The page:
Director, Centre for Environmental Studies,
1. Reactors at Koodankulam:
As part of their expansion program in Nuclear Energy, the Atomic Energy Commission purpose to establish at Koodankulam a 2 x 1000MWe plant, with pressurized water-cooled reactors which like high powered racing cars are temperamental and demand constant attention. The nuclear fission occurs in 100 tonnes of Uranium Oxide fuel in 50,000 closed packed fuel rods, the Zirconium alloy tubes of half inch diameter. These fuel bundles the reactor-core sits in a thick steel pressure vessel through which cooling water is pumped at 18 tonnes per second to carry away the heat generated during nuclear fission and use it to produce steam and electricity through a turbo generator. The fuel gets yellow-hot at its core, attaining a temperature of 4100oF (2250oC) while the metal casing around the fuel is kept at 650oF (350oC) by the cooling water. If due to an accident the coolant water gets interrupted far just a few seconds the fuel temperature rises rapidly and the Zirconium casing begins to break at 1800oF (1000oC) and melts at 3370oF (1850oC). The actual danger comes when the hot fuel begins to lump together in a molten mass that can explode the containment or seep into the ground through what is known as Chinese syndrome and release massive quantities of radioactivity into the air, water and soil environment.
In order to avoid the core melt-down, the experts have provides a series of safety devices. One major line of defence is Emergency Core cooling system which Provides instantaneous water supply that keeps the core from melting. Another line of defence is the concrete containment that surrounds the core and the pressure vessel so that even during a loss-of-coolant accident, no radioactivity will escape into the outside environment. Such Engineered safety measures also fail sometimes.
2. Places to be evacuated during accident at Koodankulam:
http://envfor.nic.in/legis/hsm/gsr347.htm [ Notification on Emergency Response by Govt.of India]http://www2.oecd.org/guidingprinciples/toc_index.asp [Chemical Accidents]
http://hazmat.dot.gov/pubs/erg/erg2004.pdf [Emergency Response system,pages.270-281]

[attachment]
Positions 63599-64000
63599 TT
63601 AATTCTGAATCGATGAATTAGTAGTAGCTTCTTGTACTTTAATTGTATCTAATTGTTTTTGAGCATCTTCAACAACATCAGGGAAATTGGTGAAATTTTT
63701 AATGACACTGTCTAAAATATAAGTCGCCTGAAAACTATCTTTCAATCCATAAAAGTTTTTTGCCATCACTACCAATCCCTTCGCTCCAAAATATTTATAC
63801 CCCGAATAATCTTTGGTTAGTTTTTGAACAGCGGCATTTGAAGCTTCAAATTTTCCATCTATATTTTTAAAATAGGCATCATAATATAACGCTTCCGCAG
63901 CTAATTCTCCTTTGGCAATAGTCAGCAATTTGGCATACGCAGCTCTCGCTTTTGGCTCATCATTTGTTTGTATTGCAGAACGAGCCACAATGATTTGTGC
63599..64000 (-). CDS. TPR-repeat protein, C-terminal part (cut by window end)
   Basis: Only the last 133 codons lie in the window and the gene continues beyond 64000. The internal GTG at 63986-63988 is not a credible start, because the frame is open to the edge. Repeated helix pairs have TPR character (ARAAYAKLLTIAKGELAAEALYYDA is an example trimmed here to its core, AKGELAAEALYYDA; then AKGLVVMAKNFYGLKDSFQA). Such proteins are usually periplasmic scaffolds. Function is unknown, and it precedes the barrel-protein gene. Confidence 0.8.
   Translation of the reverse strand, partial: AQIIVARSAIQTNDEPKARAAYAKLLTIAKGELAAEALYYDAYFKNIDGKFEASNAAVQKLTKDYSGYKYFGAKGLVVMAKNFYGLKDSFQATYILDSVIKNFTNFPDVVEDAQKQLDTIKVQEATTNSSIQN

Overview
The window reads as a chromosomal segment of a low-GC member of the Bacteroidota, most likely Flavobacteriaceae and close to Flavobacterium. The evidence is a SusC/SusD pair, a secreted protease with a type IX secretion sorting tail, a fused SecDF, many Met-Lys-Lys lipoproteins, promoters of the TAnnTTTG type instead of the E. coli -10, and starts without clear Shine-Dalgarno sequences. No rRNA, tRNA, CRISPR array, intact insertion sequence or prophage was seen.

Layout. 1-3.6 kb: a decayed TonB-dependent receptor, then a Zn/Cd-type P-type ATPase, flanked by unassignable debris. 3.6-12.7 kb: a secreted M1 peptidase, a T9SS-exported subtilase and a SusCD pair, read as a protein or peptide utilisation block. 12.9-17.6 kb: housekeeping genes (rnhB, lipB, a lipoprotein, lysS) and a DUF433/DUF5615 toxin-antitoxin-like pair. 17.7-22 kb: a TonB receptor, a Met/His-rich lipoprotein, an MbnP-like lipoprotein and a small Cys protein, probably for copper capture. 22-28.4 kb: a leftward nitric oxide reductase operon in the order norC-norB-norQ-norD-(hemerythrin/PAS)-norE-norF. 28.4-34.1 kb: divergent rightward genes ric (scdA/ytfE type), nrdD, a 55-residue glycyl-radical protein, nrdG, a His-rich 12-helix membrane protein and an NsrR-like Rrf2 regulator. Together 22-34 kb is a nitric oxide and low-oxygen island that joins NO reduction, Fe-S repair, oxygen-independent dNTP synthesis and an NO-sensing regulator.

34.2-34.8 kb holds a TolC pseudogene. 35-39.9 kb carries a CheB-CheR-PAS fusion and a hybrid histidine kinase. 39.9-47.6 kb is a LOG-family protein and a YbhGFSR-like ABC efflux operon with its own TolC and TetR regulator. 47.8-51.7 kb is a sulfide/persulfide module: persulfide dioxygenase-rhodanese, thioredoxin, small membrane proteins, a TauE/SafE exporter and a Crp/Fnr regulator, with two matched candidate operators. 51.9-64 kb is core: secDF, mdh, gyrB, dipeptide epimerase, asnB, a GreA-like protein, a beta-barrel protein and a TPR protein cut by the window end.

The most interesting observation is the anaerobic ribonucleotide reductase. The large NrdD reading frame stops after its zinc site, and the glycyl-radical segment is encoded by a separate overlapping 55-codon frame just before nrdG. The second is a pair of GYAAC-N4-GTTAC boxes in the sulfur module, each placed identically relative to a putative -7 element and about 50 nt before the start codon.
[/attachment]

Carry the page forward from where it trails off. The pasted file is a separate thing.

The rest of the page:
When an accident at the nuclear plant releases enormous quantities of radio-activity into the air, water and soil environment, there will be immediate fatalities and long term genetic damage among the exposed populations. All the people within the zone of influence from the reactors must be evacuated.
Evacuation must be completed within:
6 hours for 2 to 5 km
12 hours for 5 to 25 km
24 hours for 25 to 75 km
48 hours for distances beyond 75km; downwind from Koodankulam as per the British accident scenario for the 100 MW. Size-well reactor, based on a wind-sped of 5 m/sec rain-fall of 1mm per hour and neutral stability conditions of the atmosphere.
After through scrubbing and decontamination of lands equipment and residences due to radio-active pollution from an accident, people may be permitted to return to their original residences along with their cattle and other properties after about 3 weeks upto 170km, one year upto 140km, 5 years upto 115km, 10 years upto 98km and 20 years upto 77km distance from Koodankulam nuclear plant. Depending upon the weather conditions during the accident, certain places will be more affected than others. The villages, towns and cities that will be effected during an accident are indicated in the figure.
Many villages of Ramanathapuram, Tirunelveli and Kanyakumari of Tamil Nadu and
(Based on the book "Nuclear Plants- The Silent Killers" published by the author in April 1989)